Thursday, November 3, 2016

The 102nd Anniversary of the "Battle of the Bees"

On 3 November 1914, British Indian troops invaded German East Africa. The Africans won—with the help of bees, which is why the Battle of Tanga is sometimes known as the Battle of the Bees. Disturbed by the human combatants, angry bees attacked both sides, interrupting the battle. By the fifth of November, however, the battle had been won, but not solely by the bees. After the bee attack abated, the human battle had resumed, but the Indians were demoralized. Their British commander, Maj. Gen. Arthur E. Aitken, had assumed that his Indian troops could roll over any opposition from Africans. He was wrong. The African Askari troops were well-trained and led by a German army officer, Colonel Paul von Lettow-Vorbeck. This tough army was made up of soldiers from different tribes but especially the Dinka of the Sudan, and the Hehe and Ngoni of Tanzania (though the Ngoni tribe is actually spread over various territories in southern African). 

Aitken was demoted to colonel subsequent to the Battle of Tanga, although, eventually, he was rehabilitated and made an honorary brigadier general. Lettow-Vorbeck, on the other hand, became a general on his merits. He spent the entirety of World War I in Africa, fighting an undefeated guerrilla campaign against the British, Belgians and, later, the Portuguese, despite being out-numbered, out-gunned and out-supplied. His guerrilla force did not surrender until after Germany had surrendered in Europe.

We know that World War II was truly a global event because its major and minor battles took place in Europe, Africa and Asia, but we tend to think of World War I as a primarily European catastrophe, even though it was global, too. It was fought in Europe, Asia and the Middle East, but it is also true, for example, that Japan was a participant in World War I (allied with Britain in this war but with Germany in World War II). Japan captured islands from the Germans in the Pacific and even sent a few ships to the Mediterranean Sea. World War I even saw sea battles fought off the coast of Latin America. The war affected Africa, too, just as World War II would, more than two decades later.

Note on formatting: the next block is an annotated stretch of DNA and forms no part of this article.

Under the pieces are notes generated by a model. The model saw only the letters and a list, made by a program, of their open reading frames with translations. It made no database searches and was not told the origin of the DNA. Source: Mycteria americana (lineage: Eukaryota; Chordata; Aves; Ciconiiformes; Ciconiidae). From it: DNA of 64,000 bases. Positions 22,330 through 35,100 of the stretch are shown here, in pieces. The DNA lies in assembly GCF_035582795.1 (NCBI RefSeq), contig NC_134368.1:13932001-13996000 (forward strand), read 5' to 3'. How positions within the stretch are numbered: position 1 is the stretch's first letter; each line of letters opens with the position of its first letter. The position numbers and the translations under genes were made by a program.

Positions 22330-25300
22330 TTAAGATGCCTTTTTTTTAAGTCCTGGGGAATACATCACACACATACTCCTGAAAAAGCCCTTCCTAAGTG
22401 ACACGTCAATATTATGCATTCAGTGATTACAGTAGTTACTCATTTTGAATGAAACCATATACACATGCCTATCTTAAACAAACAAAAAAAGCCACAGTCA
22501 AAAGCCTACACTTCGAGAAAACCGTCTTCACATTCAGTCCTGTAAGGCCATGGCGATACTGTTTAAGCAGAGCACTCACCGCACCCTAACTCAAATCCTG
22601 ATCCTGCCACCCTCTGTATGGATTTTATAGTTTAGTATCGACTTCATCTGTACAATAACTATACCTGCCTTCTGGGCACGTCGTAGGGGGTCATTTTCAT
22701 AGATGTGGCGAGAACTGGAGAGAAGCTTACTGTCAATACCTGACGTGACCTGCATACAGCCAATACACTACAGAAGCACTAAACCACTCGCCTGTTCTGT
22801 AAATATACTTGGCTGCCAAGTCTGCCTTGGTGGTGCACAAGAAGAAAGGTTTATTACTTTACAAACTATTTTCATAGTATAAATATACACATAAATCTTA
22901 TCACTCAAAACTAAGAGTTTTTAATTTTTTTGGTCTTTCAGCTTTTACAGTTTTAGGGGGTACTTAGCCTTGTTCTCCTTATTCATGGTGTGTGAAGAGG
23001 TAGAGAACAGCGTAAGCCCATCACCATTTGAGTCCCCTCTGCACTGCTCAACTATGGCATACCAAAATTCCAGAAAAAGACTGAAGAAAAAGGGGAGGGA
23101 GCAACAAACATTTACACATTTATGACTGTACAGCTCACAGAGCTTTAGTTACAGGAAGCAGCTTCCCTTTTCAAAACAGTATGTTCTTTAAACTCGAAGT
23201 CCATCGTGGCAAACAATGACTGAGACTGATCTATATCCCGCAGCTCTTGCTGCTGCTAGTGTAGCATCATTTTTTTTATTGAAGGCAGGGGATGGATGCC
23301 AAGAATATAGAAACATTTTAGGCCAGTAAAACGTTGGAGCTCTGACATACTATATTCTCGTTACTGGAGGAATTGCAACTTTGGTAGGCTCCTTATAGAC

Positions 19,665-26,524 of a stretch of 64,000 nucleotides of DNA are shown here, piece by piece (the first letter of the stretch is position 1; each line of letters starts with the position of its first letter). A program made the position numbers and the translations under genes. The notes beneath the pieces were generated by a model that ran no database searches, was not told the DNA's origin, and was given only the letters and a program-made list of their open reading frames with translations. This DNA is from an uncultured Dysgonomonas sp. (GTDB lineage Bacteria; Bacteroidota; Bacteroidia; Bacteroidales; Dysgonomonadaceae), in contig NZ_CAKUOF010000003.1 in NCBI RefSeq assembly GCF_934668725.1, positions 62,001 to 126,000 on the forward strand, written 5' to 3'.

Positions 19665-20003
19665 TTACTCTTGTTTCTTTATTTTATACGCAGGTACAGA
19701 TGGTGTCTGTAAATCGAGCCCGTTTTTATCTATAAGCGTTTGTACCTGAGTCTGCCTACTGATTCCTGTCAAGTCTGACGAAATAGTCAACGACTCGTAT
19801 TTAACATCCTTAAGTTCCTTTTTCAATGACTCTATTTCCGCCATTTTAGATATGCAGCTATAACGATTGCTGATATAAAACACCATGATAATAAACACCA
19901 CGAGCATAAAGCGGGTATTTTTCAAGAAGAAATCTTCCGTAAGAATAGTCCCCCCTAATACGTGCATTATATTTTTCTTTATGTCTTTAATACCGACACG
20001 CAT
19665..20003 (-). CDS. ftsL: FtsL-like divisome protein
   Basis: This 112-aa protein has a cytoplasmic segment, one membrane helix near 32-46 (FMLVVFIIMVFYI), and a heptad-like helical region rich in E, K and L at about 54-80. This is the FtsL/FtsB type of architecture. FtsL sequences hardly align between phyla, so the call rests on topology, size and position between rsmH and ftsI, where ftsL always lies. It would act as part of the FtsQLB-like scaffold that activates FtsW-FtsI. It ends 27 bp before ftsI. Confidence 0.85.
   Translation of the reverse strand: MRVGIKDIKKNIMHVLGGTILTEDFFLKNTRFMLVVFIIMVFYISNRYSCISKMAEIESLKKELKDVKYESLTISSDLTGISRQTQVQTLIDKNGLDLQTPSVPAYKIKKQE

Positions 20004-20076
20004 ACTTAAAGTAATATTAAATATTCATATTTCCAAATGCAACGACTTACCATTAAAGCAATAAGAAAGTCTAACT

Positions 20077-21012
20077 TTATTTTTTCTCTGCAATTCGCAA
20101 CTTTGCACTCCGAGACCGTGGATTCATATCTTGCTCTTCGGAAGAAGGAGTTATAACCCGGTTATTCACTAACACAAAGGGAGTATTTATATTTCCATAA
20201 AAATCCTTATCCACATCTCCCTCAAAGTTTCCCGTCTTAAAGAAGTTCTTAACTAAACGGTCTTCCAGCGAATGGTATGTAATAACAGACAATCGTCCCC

In war, famine and disease often kill far more soldiers and civilians than bombs and guns do. Both sides in Africa during World War I left behind them swaths of ruined crops and starving people, rendering everyone on all sides vulnerable when the Spanish Flu arrived in 1918 and decimated the region’s population. Tragically, many of the Askaris who had survived the war itself died from the flu while in British custody following their surrender.

Lettow-Vorbeck went back to Germany where he later tried to forge a political coalition against the Nazis before they came to power. When Adolf Hitler offered him the ambassadorship to England in 1935, Lettow-Vorbeck is said to have turned it down with a stream of obscenities. Although he did not serve in World War II (He was 69 in 1939), both of his sons were killed in action. He was impoverished following the war but managed to survive until 1964. In that year, the West German government awarded long-overdue back pay to 350 Askari veterans who had served under Lettow-Vorbeck.

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